I left Paris yesterday morning and haven’t blogged for two days. It’s almost impossible to keep up with this, in the limited time I have to sit and type. It feels worth it though. Writing this blog and making art is like cupping my hands to catch the rain. You can’t really hold the experience, but you can enjoy it for a little longer and a little bit more deeply.
I finally went to the Louvre! I woke up early after my crazy Pont dez Arts night, and managed to spend 3 hours there. I was alone in public… so freeing, somehow. It’s just me and my thoughts. No one to share them with, no one to behave around, no one to keep me from blowing with the wind of my own curiosity, which is totally unpredictable. But also, no one to help me to navigate. I’m not the best navigator, or maybe I just don’t like to do it(?).
Which way to the Mona Lisa?
I only had so much time at the Louvre and I follow Gerard’s advise when he said “Maybe you only see Italian paintings”. It took me an hour to find them. Maybe that’s because I found the restaurants first, and the coffee. Still I wasn’t quite prepared for what I was about to see. I took a deep breath and waited for my first impression to hit me. I’d see these shapes and colors before, between cat naps on the desk in art school. I was more awake for modern art, by then I’d decided to take my education more seriously. It’s a shame how much was wasted on it when it was too soon. I was more interested in drinking beer and playing pool at that time. By the time Modern Art came around I had learned to do both: education and bar going.
First impression: These paintings are so old! They are the first °real° paintings (sorry cave people). The painters of the 15th Century don’t seem to have a grasp close and far away as it relates to the size of peoples’ heads. I wonder if it bothered the artist. “Damn, I made that guy’s head too small!” or was it more like “something is not quite right, I’m not sure what it is”… and then his wife says, “but Simone, you are too hard on yourself. It’s beautiful!” He would have no idea that 150 years later Boticelli would have it sussed. These old paintings remind me of student’s work, in that they are all effort and disproportion, but with more sophistication and arrogance in them, because they are the very best of their time.
I feel like I can tell the difference between a painting done from a photo, from life, or from memory. Photo references were not an option of the time, so I think that this one of Jesus, was from life. It makes me wonder who got to pose as Jesus “You be Jesus”. Did they go as far as to put a crown of thorns on his head? Something tells me they didn’t. That would be sacrilege.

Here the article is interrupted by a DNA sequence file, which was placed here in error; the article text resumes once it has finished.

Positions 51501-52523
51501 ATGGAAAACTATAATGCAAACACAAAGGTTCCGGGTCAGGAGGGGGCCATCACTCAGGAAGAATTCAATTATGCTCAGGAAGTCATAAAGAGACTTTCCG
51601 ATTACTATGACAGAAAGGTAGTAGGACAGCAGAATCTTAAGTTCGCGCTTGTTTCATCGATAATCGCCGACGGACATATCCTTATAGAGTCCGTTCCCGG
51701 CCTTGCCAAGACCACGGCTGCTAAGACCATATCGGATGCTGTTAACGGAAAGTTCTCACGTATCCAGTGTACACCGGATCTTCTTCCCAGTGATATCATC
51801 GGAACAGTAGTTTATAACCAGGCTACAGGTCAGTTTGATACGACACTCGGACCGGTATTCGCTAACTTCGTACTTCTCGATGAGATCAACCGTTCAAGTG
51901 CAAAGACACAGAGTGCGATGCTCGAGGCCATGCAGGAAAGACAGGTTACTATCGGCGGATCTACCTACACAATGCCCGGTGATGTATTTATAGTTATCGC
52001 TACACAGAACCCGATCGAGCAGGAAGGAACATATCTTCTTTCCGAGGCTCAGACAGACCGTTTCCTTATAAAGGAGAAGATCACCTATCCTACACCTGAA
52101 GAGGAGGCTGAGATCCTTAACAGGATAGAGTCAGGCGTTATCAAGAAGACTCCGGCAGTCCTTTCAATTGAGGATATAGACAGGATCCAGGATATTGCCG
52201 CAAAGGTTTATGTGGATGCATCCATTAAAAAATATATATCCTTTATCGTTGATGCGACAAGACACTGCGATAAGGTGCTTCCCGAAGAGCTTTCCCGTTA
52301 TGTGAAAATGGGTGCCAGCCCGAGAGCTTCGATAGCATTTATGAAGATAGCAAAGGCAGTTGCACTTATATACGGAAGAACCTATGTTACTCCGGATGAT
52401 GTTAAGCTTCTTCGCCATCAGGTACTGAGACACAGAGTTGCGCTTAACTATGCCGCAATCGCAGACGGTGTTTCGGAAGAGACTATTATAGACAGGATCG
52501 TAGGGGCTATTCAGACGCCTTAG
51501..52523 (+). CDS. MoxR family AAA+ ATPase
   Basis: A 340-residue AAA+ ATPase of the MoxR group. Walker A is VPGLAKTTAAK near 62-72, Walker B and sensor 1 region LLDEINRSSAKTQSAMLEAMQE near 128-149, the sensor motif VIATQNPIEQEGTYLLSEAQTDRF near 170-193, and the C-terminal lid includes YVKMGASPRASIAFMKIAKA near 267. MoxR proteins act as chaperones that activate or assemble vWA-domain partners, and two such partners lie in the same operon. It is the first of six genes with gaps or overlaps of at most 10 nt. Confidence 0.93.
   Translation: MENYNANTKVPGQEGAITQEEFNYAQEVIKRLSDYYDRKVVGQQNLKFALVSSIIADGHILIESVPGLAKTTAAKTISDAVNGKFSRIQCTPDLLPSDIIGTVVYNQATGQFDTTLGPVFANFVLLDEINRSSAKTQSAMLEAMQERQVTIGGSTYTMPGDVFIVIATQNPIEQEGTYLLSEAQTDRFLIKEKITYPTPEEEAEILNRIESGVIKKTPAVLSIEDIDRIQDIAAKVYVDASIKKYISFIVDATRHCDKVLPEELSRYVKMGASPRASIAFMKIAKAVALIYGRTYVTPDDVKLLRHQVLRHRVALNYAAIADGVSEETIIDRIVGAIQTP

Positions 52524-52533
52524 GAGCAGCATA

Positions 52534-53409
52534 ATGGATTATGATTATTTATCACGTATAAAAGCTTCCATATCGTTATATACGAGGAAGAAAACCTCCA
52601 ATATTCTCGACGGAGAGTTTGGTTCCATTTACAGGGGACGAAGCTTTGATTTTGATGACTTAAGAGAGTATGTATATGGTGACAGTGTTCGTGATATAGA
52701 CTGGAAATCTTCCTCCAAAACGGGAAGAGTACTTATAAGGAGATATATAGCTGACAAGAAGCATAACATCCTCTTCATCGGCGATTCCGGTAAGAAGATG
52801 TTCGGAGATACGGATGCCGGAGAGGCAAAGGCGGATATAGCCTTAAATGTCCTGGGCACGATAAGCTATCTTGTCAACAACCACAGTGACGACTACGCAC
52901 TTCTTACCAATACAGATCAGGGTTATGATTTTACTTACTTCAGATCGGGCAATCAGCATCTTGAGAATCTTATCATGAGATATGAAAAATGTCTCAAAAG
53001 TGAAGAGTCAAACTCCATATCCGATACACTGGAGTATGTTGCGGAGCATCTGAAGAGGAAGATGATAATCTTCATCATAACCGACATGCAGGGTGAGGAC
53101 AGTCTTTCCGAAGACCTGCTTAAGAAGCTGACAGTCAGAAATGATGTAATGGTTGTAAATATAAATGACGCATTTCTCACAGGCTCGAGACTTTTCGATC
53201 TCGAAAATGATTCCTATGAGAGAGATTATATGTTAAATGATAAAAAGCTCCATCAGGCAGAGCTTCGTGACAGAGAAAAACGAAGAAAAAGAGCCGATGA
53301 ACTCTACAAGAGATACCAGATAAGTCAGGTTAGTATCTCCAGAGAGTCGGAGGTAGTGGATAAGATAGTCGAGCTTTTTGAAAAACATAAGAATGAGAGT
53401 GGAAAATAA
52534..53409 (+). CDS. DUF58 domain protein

Oh, the Mona Lisa! I only got so close because of the crowd, but between you and me, she looked at me. I couldn’t help but wonder what she was thinking. As so many others have. I get it. I get the hype. It’s worth it. As much as people warned me not to be surprise about how small she is, I was.
I wander into a room behind the Mona Lisa and suddenly, it’s like, “who crashed the party?”. French Paintings. I decided to come back for this later… and I do and they are great.
Before I leave I find myself viewing the Art of Africa, Asia/Oceania and the Americas. Wow. People from Micronesia seem to have had a serious sense of humor.
I learned later that it would take 4 months of non-stop art viewing to see everything in the Louvre if you only spent 2 seconds viewing each masterpiece to see it all. I think that I might have to come back someday.
After the Louvre, I met up with Cynthia and Joao. We went for a stroll in the 6th (Luxenbourg neighborhood) where there are many galleries… but my feet hurt and I was completely saturated with art and just needed a break. We went for gelatto, my first in Europe and I was uplifted by it’s beauty, flavor, richness and sugar! Ahhh. C and J wanted to buy some art at the gallery down the street, so I waited at a nearby cafe with an espresso, but it only takes so long to have an
espresso, so I left the table to someone else and waited in the street… for an hour! Finally I start asking around to figure out which way my friends headed. When I found them, they were having a very difficult time.
It was probably the most beautiful day in Paris on my whole trip and my good spirit but my feet were failing me. Once C and J decided to cut their losses and leave the den of the most negative and crazy human being in all of Paris (this old gallery owner that they were simply trying to buy art from), Joao took over to ensure that we (C and I) didn’t have dual melt downs. His plan included wine and relaxing at the Luxenbourg gardens. We walked 10 minutes, fast, and when we arrived the gardens were closed for something, I don’t know what! I collapsed on a wall and posed as a drunken chick for a few moments while I gathered my wits. We tried to rent bikes from these automatic bike rental things that are all over the town, but our cards were rejected. About 20 minutes later we were at Pont Neuf on the “Island of Paris” below, enjoying art, drinking wine, smoking a splif and meeting the locals. Heaven! Saved.
Big Dinner Night
That night we enjoyed our one full-on Paris dinner experience. We arrived in a Taxi, my feet were thankful and spent 2 hours eating and drinking. I had Carspaccio with Gratin and Salad… and we shared one bottle of the cheapest red wine on your list. Cynthia and Joao’s meals were less good. Of course, we had coffee afterward. It’s tough to keep track of the time when the sun is still up at 10pm! This was the night I posted my last two blogs. I got to sleep at 6:30 am.
To be continued….. Final day in Paris at the Centre Pompidou. It’s time for Apertivo and more wine now!